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 The Rochester Police Department is taking precautions to protect against the coronavirus/COVID-19. Officers have their temperatures checked and wear masks.

The Rochester Police Department is taking precautions to protect against the coronavirus/COVID-19. Officers have their temperatures checked and wear masks.

Photo by Patricia O’Blenes


Police make adjustments to maintain public safety during a pandemic

By: Mary Beth Almond | Rochester Post | Published June 9, 2020

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ROCHESTER — Rochester Police Chief Steve Schettenhelm said a lot has changed at the Rochester Police Department during the COVID-19 pandemic.  

“There’s just a lot of things to think about to try to keep our people safe and out of harm’s way when it comes to the virus,” he said.

Now when officers and other department employees begin — and end — their shifts, they undergo a body temperature check from a touchless digital thermal scanner.

“A long time before this was getting much popularity anywhere else, we had been temperature checking and checking for symptoms for our employees — both when they come on shift and when they leave,” Schettenhelm said. “(We also) wanted to keep cross-contamination among other officers to a minimum, so we tried to have our shifts change in a way that we wouldn’t have everybody in a locker room at once.”

As a police officer, contact with the public is part of the job, so all officers were given N95 masks. Their patrol cars are also frequently disinfected with spray disinfectant and electric foggers to eliminate contaminants within the vehicle.

“At the end of the day, we’ve had to arrest people during this time, and obviously, that’s a close contact situation, so that’s where our preparation comes into effect and the sanitation afterwards.”

While Gov. Gretchen Whitmer’s Stay Home, Stay Safe executive order was in place, the department’s call volume dropped.

“We would get calls periodically about kids playing ball on the basketball court, or a certain group that wasn’t properly socially distancing, and back before the landscaping (was allowed to begin again), we did have some issues with tree cutting crews and landscaping crews that were out,” Schettenhelm said.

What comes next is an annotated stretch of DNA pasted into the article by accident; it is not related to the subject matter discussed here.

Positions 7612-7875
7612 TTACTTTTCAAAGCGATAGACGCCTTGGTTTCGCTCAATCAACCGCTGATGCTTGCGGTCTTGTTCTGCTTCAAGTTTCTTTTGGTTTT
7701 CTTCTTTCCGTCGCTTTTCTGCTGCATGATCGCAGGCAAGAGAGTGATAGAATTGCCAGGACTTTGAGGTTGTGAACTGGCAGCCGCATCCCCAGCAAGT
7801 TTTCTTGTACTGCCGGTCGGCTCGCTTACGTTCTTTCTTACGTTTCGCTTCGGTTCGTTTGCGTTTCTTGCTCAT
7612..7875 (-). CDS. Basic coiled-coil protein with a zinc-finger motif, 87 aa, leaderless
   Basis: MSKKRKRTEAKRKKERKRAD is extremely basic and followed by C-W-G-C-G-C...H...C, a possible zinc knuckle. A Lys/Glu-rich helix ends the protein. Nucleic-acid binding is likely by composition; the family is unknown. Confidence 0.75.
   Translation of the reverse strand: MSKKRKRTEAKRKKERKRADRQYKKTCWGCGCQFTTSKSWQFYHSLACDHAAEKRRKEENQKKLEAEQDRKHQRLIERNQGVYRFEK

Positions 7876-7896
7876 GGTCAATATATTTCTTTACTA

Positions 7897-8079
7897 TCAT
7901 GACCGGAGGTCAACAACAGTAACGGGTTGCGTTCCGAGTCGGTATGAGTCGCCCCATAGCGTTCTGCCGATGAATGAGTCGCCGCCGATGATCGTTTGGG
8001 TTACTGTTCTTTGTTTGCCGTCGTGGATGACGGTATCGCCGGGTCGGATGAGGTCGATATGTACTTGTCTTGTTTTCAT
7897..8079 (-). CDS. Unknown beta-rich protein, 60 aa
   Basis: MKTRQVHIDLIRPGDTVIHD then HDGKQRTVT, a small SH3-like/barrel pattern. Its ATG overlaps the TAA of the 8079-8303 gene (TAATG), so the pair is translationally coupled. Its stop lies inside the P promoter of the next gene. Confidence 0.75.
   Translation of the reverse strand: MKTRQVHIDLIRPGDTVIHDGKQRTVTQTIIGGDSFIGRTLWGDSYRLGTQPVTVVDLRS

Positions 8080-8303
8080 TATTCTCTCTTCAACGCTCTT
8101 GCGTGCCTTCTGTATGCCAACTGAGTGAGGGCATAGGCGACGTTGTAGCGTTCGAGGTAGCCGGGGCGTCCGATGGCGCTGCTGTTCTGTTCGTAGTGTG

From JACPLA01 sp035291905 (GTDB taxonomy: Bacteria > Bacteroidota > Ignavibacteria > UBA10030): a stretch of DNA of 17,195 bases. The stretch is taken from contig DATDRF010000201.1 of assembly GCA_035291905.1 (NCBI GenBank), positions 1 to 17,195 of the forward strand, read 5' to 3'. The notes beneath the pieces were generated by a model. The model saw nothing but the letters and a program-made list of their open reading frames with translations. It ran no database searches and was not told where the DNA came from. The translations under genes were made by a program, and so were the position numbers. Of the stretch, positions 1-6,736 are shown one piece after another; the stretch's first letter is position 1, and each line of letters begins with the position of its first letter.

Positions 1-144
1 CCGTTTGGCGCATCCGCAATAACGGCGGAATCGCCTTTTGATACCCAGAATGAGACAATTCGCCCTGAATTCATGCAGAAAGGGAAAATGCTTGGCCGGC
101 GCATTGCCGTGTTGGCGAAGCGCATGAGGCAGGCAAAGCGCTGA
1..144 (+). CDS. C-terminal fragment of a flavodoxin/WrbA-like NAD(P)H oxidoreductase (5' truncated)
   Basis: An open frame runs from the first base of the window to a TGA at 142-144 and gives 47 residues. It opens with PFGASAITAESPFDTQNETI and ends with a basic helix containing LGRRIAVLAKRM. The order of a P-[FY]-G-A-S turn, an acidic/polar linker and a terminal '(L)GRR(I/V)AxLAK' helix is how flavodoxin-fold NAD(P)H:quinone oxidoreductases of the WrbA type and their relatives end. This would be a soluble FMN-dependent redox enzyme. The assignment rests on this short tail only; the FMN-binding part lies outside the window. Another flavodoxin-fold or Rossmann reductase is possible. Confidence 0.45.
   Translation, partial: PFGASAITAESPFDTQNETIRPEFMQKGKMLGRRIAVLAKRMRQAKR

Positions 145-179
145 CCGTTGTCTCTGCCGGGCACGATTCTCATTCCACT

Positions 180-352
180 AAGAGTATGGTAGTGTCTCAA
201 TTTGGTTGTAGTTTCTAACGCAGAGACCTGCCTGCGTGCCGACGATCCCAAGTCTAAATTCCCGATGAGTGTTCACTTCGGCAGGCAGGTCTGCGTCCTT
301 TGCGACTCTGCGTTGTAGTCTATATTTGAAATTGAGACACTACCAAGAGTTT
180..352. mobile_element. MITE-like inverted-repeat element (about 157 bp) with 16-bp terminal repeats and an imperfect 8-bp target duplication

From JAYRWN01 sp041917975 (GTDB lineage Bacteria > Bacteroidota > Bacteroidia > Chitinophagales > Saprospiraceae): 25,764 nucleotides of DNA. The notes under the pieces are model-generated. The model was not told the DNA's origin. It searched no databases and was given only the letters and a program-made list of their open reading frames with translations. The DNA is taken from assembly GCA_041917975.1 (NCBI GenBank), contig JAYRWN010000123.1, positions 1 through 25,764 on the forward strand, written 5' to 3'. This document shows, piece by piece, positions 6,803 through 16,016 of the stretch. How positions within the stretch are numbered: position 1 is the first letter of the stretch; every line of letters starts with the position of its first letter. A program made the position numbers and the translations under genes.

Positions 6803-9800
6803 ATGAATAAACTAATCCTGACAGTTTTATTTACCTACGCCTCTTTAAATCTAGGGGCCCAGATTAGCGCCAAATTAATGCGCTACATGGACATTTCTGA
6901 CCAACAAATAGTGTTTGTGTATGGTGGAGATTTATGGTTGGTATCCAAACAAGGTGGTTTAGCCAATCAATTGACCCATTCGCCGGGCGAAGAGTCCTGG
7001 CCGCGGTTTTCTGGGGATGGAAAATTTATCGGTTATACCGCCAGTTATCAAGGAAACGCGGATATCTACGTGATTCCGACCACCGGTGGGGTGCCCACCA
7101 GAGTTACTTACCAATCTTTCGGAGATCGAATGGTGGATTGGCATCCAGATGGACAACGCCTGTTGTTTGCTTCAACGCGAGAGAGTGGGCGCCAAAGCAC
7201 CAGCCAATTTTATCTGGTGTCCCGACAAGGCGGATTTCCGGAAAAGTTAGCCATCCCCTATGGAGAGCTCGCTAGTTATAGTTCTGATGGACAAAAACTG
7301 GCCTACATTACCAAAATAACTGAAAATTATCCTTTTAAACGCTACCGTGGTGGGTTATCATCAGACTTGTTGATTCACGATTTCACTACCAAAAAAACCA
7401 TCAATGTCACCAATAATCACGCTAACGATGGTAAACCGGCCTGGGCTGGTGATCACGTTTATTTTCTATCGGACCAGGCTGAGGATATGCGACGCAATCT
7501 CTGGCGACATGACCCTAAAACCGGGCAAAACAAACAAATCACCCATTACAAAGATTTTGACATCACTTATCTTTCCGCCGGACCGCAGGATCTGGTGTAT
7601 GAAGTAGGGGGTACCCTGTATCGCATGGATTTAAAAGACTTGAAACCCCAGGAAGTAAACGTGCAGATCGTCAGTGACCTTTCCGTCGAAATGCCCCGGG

In lieu of issuing citations, officers gave verbal warnings and tried to help community members correctly interpret the latest rules.

“Enforcement comes in a lot of different ways, and we tried to enforce (the stay-at-home order) by gaining some voluntary compliance from folks, and that worked well for us,” Schettenhelm said. “Our goal is to remind people what they are doing and the harm that could come with that.”

With fewer people out and about, officers were also able to support the community in a variety of other ways.

Whether it was answering questions via phone, checking in on homebound seniors, assisting residents with notary requests, or leading one of the many birthday car parades for local children, Schettenhelm said officers stayed busy.

“It was nice to be able to do something for those kids that were stuck at home. We did sometimes four or five a day. It was something that we enjoyed doing for the kids,” he said.

Officers also helped distribute hand sanitizer and face masks, found a wheelchair for someone in need, and helped provide Easter dinner to families and seniors in need.

“Our school officers have still been involved helping with the free and reduced lunch program through the school, so they have been out in the community getting those meals delivered and working at stations where folks come in to get them, so we’ve been doing a lot of outreach in that way,” he added.

Throughout the pandemic, the department has remained a source of information for community members. Schettenhelm said that every time the executive orders changed, the phones at the department started ringing with people asking questions about how the orders related to them.

Since the lockdown was lifted June 1, the department’s call volume has steadily increased and officers have gone back into their more traditional roles.

“We’re noticing that our calls are coming back up, we’re noticing more traffic, so things are returning to a more normal state,” Schettenhelm said. “What the new normal is going to be, we have yet to discover.”

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